Developed by a local diagnostics company with technical assistance and resources by the Foundation for Innovative New Diagnostics (FIND), Truenat MBT is a cost-effective molecular test that can be used ‘‘near-patient’’ as a means to curb the TB menace.
The battery-operated, handheld machine takes about 25 minutes for DNA extraction and another 35 minutes for diagnosing TB. It takes an additional hour for testing rifampicin resistance. Compared with a one ml of sample needed when GeneXpert, a molecular test developed in the US, is used, only about 0.5 ml is required for a test with Truenat MTB.
Based on the results of a preliminary test carried out on 191 patient samples in 2013, the sensitivity of Truenat MTB was found to be over 91% and the specificity was 100%. The results of the study were published in January 2013 in the journal PLOS ONE.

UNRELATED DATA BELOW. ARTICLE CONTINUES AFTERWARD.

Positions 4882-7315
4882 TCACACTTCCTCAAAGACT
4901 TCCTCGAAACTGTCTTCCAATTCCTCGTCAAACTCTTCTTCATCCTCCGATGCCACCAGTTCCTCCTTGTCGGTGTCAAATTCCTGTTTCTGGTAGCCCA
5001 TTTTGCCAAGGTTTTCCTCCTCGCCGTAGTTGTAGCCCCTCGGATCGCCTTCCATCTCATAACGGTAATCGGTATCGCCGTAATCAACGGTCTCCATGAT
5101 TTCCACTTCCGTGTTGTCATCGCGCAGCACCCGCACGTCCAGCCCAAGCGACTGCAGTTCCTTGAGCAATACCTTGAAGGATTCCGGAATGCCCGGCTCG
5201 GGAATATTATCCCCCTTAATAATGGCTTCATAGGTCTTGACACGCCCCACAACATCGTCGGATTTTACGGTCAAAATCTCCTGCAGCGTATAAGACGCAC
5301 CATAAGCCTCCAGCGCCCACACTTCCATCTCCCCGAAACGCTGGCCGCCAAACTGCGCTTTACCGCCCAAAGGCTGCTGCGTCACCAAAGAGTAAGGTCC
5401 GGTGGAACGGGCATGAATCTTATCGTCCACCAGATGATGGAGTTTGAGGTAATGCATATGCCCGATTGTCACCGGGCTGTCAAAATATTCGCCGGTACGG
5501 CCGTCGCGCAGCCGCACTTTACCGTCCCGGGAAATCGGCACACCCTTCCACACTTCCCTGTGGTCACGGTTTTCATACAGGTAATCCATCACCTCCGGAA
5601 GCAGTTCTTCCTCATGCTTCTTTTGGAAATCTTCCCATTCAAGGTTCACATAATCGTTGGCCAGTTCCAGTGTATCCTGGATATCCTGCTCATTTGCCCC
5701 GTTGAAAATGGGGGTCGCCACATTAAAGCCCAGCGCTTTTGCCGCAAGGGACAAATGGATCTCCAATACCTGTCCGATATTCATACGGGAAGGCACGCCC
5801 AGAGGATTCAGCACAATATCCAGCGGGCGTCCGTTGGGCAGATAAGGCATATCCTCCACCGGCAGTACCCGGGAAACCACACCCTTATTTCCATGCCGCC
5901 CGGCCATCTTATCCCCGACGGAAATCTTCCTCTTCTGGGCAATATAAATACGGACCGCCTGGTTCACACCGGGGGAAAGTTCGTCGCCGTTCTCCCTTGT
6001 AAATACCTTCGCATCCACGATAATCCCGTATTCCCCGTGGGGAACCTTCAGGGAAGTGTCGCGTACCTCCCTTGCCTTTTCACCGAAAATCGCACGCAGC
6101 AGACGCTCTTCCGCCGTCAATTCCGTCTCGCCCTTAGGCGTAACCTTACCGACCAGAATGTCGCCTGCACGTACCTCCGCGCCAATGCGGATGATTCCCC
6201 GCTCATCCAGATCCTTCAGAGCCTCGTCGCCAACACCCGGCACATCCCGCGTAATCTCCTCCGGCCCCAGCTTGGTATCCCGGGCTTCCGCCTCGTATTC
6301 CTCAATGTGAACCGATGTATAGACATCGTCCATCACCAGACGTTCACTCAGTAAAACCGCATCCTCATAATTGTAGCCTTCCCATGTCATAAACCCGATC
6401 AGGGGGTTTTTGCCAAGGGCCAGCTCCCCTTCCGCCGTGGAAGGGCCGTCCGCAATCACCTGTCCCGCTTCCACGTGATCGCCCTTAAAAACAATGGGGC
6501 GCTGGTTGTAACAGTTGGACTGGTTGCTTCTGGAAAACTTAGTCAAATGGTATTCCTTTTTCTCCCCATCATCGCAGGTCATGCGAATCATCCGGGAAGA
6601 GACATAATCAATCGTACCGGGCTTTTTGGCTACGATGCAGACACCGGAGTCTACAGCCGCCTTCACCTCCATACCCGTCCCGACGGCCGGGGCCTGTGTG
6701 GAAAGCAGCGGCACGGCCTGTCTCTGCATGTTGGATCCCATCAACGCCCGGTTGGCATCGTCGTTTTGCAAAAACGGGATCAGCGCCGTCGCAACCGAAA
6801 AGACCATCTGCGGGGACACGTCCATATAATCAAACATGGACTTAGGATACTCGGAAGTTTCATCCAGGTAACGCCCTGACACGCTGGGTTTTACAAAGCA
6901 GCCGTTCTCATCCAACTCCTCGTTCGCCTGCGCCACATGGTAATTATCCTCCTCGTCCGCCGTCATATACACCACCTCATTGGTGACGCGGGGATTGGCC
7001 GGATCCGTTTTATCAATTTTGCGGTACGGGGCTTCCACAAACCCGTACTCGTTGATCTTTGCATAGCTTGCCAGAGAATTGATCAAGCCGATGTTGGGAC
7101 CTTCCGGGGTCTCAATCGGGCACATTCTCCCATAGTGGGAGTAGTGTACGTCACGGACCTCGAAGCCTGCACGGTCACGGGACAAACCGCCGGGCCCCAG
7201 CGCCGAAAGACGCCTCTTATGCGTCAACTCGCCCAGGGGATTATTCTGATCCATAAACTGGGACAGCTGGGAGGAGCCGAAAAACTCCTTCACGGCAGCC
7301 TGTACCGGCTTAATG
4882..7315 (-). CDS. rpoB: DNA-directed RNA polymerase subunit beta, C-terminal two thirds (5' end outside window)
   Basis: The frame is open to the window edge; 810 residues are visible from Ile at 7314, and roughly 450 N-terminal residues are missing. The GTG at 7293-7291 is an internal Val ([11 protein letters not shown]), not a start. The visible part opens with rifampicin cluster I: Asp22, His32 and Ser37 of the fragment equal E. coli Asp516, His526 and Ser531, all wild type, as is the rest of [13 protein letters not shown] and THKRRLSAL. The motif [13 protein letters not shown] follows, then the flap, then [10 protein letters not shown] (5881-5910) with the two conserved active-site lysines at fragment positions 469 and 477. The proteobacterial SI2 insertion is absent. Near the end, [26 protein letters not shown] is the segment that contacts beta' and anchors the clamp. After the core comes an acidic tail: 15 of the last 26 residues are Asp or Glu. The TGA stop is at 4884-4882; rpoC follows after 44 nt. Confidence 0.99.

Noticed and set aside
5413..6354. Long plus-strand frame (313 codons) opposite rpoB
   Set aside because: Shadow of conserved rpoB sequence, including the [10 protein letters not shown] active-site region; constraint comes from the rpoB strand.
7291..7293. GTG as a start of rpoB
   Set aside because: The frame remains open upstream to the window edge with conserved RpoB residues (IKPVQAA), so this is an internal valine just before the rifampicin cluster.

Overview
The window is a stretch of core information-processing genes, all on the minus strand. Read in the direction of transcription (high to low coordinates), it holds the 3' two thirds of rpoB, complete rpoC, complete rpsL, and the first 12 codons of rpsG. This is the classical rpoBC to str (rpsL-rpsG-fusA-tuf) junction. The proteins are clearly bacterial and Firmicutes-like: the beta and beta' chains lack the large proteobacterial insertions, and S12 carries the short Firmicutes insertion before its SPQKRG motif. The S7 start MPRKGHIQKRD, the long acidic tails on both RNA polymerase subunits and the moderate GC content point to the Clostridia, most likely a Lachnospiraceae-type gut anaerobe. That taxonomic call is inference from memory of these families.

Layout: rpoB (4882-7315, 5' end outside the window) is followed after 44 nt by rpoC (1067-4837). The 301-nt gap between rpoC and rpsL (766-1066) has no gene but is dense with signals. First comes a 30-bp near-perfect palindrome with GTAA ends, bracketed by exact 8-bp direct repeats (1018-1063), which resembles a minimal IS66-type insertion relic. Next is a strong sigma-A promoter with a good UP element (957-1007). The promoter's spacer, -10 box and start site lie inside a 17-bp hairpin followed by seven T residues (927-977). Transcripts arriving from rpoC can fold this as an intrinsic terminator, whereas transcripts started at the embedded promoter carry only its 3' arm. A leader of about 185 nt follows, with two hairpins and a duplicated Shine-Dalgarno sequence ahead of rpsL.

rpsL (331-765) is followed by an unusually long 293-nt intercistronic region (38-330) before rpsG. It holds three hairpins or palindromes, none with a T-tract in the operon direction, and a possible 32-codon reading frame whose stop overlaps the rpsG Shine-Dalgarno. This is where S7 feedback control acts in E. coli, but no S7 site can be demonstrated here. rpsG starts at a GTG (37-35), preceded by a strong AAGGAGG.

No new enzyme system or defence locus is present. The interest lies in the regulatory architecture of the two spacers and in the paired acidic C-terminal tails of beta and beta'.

With the Truenat MTB test, sputum sample can be tested as soon as a patient starts showing symptoms. The entire set-up, being battery operated and portable, can be deployed even at “low infrastructure” settings of peripheral health care facilities as compared to other available test methods that required special laboratories within a controlled environment. Therefore, it is being pitched as the best TB test variant for wide-scale use in India and other countries of South-East Asia which accounts for 50% of global TB burden.
Six countries – India, Indonesia, China, Nigeria, Pakistan and South Africa – account for 60 percent of the new TB cases in the world. India, China and the Russian Federation account for 45 pe cent of multi-drug resistant cases in the world, according to WHO data.